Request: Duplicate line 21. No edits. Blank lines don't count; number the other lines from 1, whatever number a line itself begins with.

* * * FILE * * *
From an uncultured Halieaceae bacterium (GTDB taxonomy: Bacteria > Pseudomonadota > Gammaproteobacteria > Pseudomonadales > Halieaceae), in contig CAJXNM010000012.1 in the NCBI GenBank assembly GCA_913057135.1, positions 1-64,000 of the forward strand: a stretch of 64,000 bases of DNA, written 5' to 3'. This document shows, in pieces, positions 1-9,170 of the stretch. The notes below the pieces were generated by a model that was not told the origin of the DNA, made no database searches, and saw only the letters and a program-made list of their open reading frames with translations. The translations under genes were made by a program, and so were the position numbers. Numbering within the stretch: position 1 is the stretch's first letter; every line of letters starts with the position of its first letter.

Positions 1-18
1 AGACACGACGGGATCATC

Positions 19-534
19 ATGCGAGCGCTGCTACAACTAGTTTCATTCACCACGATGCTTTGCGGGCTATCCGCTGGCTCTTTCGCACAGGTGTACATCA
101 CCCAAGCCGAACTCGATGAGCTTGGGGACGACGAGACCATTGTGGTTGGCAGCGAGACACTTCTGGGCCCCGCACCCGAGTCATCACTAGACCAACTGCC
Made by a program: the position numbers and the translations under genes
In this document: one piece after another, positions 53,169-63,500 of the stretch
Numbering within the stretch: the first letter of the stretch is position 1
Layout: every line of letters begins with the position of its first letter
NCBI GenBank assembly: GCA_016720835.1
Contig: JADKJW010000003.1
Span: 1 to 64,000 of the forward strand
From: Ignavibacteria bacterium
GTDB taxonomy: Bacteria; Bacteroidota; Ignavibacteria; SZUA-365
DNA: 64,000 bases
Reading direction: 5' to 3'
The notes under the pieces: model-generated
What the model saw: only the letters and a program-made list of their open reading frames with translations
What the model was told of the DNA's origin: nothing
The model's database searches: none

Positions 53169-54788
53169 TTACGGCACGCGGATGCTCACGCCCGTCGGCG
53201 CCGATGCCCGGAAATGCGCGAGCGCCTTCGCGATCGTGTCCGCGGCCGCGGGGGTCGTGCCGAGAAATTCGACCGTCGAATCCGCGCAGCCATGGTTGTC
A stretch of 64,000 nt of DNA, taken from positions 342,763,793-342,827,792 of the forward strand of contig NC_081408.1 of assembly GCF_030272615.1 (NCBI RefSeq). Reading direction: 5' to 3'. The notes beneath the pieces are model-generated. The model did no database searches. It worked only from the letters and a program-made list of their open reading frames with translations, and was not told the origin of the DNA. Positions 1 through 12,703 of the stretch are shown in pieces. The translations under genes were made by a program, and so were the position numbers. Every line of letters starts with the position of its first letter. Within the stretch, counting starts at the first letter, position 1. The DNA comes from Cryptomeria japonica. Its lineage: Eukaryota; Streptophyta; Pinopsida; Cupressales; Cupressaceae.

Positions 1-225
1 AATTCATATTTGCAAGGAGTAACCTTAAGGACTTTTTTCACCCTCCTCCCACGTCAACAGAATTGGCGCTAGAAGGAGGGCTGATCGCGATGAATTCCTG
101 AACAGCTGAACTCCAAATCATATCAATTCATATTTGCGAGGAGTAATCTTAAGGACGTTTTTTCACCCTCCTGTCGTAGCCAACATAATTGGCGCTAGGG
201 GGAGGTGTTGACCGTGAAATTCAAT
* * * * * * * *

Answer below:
The model's database searches: none